They kept falling like pebbles into a tin bucket. The government has changed since the last series, and it’s now a coalition. “You’re basically a couple of homeless guys we invited to Christmas dinner. Don’t bitch if we don’t let you carve the turkey,” says the Tory handler, summing up coalition politics in one smart satirical line, but so much else, including the portrayal of the minister as a pompous, out-of-touch Luddite, or “digitard” racist, strayed too far into caricature.

It used to be just Peter Capaldi as Malcolm Tucker belting out the sweary insults and jibes, but now there are so many in the cast – few look like being memorable – and they are all nasty and equipped with sharp putdowns. The first episode was too noisy for satire to cut though.

NOW TO TWO excellent examples of reality TV – no, not the brain melt of Celebrity Salon (TV3, Monday), though tune in to see if you recognise a single, ahem, celebrity, but programmes from which you come away with a greater insight into a slice of someone else’s real life. The Secret Millionaire (RTÉ One, Monday) is the second in the walk-in-my-shoes series in which a rich person is landed in an underprivileged community and, having discovered what various voluntary groups actually do, then donates some of his or her own money.

Jim Breen, a 42-year-old global tech entrepreneur with the sinewy hungry look of a triathlete and an unassuming air – he seemed mortified by even saying “I am a secret millionaire” – was sent to a deprived part of Finglas, in Dublin.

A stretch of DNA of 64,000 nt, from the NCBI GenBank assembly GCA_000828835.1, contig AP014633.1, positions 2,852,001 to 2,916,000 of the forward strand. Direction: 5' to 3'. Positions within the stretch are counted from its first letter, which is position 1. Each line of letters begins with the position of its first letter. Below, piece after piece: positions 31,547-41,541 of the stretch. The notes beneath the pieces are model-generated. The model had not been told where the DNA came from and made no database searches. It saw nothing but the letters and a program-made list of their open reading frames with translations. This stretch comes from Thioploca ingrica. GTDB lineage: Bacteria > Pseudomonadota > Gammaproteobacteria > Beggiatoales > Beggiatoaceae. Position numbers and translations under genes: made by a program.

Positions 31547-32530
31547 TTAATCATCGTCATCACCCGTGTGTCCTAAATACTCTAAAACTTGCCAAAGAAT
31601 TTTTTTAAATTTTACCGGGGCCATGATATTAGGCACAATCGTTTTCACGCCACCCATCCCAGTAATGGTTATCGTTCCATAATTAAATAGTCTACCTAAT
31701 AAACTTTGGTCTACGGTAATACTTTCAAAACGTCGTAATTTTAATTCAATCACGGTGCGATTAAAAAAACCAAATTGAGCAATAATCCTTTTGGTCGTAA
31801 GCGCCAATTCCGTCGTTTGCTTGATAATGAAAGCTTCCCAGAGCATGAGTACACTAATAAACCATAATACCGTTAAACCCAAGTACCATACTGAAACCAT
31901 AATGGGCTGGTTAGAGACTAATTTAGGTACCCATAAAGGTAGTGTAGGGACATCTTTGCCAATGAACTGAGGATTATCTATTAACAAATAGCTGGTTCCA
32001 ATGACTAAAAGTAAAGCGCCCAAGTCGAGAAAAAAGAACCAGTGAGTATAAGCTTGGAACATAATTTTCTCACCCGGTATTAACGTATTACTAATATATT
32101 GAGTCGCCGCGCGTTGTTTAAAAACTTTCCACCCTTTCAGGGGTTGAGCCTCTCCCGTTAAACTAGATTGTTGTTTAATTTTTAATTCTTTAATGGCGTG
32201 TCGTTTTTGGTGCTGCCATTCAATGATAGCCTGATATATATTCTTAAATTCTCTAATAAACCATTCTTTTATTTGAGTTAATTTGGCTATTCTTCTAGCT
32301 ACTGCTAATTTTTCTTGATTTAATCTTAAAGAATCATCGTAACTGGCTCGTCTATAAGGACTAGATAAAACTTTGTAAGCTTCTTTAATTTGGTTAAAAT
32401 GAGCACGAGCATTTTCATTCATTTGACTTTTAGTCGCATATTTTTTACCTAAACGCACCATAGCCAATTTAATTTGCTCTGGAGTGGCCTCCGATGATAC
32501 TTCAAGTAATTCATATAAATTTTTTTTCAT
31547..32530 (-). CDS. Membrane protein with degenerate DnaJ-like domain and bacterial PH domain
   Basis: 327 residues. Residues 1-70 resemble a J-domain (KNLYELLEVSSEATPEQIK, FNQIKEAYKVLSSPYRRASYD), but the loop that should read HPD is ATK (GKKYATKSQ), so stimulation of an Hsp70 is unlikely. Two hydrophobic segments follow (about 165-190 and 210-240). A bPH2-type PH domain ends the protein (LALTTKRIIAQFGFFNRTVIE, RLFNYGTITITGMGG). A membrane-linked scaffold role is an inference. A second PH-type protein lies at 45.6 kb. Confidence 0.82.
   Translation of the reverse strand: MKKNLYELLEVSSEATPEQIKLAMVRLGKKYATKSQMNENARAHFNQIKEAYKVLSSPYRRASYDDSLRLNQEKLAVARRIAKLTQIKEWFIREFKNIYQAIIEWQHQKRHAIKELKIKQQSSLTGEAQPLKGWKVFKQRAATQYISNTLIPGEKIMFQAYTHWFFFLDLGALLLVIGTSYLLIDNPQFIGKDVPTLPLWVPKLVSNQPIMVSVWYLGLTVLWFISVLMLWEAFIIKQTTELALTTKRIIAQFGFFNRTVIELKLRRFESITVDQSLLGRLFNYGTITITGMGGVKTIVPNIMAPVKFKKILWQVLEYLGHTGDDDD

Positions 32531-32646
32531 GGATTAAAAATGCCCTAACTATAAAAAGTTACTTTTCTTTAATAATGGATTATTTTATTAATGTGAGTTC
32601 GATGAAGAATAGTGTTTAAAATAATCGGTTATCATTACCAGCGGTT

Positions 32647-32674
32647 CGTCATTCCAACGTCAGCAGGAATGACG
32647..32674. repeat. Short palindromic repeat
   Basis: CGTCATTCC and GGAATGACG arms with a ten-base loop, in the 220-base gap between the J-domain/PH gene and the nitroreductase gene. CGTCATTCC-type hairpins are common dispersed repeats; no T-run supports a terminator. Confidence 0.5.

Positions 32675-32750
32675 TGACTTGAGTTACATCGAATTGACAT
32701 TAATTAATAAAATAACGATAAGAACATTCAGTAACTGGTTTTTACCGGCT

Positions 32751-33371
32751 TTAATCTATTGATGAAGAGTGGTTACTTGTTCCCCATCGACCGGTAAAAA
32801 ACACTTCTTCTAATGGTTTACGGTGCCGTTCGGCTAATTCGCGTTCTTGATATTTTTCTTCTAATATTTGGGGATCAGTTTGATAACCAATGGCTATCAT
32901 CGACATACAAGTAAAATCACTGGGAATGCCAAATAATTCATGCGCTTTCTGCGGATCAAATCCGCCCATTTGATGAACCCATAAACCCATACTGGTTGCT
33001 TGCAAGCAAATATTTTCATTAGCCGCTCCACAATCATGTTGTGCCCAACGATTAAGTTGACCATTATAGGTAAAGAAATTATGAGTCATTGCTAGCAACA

It’s a community where local groups have sprung up to try to tackle some of the huge problems endemic in the area, such as depression and suicide, the isolation of those with brain injury, and the boredom and sense of uselessness that unemployment brings.

Quite apart from the humbling experience, for both the viewer and the millionaire, of watching the selfless work of the volunteers, there’s a freshness about it because these are people who don’t usually get to tell their stories on TV.

Even if you are as uneasy as I am with the underlying idea of a rich person publicly dispensing largesse, and only when the poor have laid bare their needs, The Secret Millionaire does offer a revealing window into modern Ireland. Interesting, too, to see how Breen, who hinted at his own battles with depression, reacted to his new environment, which was different from anything he’d ever experienced.

THE QUIRKY AND unexpectedly insightful documentary Apartment Kids (RTÉ One, Tuesday) offered another revealing slice of contemporary Ireland.

It touched on many issues through the lives of young families living in a range of apartments. It featured a couple who bought when they were newly-weds but, two small children later, are stuck in negative equity. There were children, including one who was rather ill, living in damp social housing that’s long overdue refurbishment, and a family in a new development in Clongriffen that has fallen far short of its sales-pitch promises.

The star was Ashton, a bright-as-a- button nine-year-old growing up in Crampton Buildings, in Temple Bar, the sixth generation of his family to do so. Looking through his eyes, there was none of the Dublin’s left-bank stuff: his apartment block, he said, was filthy, rundown and noisy. Articulate and perceptive: expect to hear more of him.

Get stuck into . . .

Frocks, aristos, a bit of upstairs- downstairs hanky-panky and Shirley MacLaine, going quip to quip with Maggie Smith, in Downton Abbey (UTV, Sunday, and TV3, Wednesday)